Flood insurance vote slated
The U.S Senate is expected to take up a vote to delay National Flood Insurance Program rate hikes when it returns to work in January, according to a news release from Sen. Mary Landrieu, D-New Orleans.
The proposed legislation would fix major flaws in the Biggert-Waters Flood Insurance Reform law to make national flood insurance affordable, accessible and self-sustainable, Landrieu said.
St. Mary Parish President Paul Naquin said quick action is needed for homeowners across the state.
“This will be very much appreciated by not just St. Mary Parish but by all of Louisiana, especially the 19 coastal parishes,” Naquin said.
Sen. David Vitter, R-Metairie, said Congress must take action or people will start to lose their homes because of unaffordable insurance rates.
“Without a change, flood insurance is simply going to be unaffordable for middle class families. Homeowners will literally have to turn in their keys and in some cases walk away from their homes,” Vitter said. “But this isn’t just a Louisiana issue — it’s going to affect folks across the country — so it’s critical that we take action on it right away in the new year.”
The bipartisan Homeowner Flood Insurance Affordability Act will delay the most aggressive rate increases until the Federal Emergency Management Agency understands how the increases will impact individual policyholders, Landrieu’s news release said.
Louisiana has nearly 500,000 NFIP policies, and there are more than 5.5 million policyholders nationwide.
Biggert-Waters was passed by Congress last year to make the National Flood Insurance Program self-sustainable after nearly $25 billion in losses, largely due to payments made after hurricanes Katrina and Rita in 2005.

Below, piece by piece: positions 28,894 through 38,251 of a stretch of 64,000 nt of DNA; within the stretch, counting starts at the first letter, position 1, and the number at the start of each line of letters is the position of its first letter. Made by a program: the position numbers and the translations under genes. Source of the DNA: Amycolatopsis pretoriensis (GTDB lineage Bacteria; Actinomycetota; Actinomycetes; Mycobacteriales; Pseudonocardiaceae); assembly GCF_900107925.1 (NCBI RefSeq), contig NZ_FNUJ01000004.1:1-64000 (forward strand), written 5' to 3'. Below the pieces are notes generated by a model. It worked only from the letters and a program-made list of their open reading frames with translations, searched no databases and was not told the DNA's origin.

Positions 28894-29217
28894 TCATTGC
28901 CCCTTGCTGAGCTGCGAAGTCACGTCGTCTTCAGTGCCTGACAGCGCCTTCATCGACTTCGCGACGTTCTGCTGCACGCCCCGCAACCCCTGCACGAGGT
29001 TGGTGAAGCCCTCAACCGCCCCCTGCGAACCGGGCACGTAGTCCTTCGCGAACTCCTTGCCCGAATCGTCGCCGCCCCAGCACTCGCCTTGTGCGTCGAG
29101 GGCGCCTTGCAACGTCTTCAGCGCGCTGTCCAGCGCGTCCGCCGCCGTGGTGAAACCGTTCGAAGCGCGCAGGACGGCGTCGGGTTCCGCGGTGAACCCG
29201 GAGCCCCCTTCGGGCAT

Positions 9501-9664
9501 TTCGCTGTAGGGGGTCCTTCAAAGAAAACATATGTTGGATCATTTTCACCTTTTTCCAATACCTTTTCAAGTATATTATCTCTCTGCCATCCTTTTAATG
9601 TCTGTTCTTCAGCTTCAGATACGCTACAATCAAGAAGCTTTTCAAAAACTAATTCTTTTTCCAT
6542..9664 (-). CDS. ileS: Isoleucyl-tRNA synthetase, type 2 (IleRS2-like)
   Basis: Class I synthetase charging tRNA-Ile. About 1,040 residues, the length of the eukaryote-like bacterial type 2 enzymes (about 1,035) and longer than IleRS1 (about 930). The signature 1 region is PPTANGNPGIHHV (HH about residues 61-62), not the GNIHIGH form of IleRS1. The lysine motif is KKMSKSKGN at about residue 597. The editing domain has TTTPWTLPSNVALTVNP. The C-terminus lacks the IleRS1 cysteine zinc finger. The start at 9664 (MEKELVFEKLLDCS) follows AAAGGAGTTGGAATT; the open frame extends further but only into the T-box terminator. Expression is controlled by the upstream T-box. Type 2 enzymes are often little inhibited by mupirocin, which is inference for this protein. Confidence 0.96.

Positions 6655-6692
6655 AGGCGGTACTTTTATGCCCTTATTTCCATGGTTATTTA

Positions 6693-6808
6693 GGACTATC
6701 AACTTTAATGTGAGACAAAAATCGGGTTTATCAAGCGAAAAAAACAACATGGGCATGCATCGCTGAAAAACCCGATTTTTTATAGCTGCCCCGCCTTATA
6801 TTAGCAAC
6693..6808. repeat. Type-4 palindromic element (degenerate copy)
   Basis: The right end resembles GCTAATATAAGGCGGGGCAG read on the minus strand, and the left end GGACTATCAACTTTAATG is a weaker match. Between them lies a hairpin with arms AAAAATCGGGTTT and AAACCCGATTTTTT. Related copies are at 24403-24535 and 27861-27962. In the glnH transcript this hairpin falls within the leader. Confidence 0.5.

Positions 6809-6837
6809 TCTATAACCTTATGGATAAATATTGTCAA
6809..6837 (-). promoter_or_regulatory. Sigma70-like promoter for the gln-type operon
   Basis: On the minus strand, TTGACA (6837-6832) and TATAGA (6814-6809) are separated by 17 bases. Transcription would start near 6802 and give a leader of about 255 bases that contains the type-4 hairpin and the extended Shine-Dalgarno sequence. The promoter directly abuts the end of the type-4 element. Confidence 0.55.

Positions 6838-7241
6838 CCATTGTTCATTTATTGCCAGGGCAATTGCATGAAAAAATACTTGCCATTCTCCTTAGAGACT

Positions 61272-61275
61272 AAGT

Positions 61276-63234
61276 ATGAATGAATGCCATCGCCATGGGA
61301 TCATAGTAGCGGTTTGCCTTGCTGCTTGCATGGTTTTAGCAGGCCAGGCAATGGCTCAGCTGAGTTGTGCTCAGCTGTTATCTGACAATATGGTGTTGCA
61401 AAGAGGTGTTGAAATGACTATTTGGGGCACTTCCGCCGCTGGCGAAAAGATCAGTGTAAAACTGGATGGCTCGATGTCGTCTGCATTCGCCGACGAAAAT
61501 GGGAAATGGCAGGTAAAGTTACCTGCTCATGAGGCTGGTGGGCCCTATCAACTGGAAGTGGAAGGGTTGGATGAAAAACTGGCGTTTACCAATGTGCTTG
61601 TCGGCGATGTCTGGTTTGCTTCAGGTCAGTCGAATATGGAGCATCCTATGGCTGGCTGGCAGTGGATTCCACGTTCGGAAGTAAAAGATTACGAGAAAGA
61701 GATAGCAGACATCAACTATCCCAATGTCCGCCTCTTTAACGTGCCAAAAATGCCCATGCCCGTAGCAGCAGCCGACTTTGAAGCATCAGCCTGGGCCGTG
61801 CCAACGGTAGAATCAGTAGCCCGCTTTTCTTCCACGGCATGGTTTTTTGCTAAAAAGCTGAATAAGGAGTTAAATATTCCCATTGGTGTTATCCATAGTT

The proposed legislation delays rate increases on homes and businesses built to code and later remapped into a higher risk area as well as properties built before flood maps were released. Under Biggert-Water these properties could have immediate rate hikes when they are sold.
Homeowners who built their houses to code and who played by the rules set out by FEMA should be protected from rate increases, Naquin said.
“The way it stands right now, you can build your house to a map we approve today and then tomorrow FEMA could change the map and you would not be built to the elevation you need on the new map,” Naquin said.
The proposed act requires FEMA to certify that their flood maps are accurate and ensures local levees and other flood control structures are treated fairly in the mapping process, the news release said.
Naquin said most of St. Mary Parish is protected by federally-built levees so the parish would not see the same sort of increases surrounding parishes which have built their own levee systems are fretting over.
An important component to the new legislation forces FEMA to recognize the protection offered to communities who self-financed flood protection, Landrieu said.
Another provision includes the establishment of a Flood Insurance Advocate within FEMA to aid and assist policyholders. The Rate Map Advocate would answer current and prospective policyholder questions about the flood mapping process and will be responsible for educating policyholders about their individual flood risks.
“We better wake up and realize the economic impact this is going to have on the entire country if this is not fixed,” Landrieu said. “This is about the middle class and working hard where you need to live to work,” Landrieu said.
The proposed legislation does not address the issue of rate hikes for businesses, vacation homes or homes that repeatedly flooded which were grandfathered in with artificially lower premiums who expect to see 25 percent annual increases in their premium over a few years.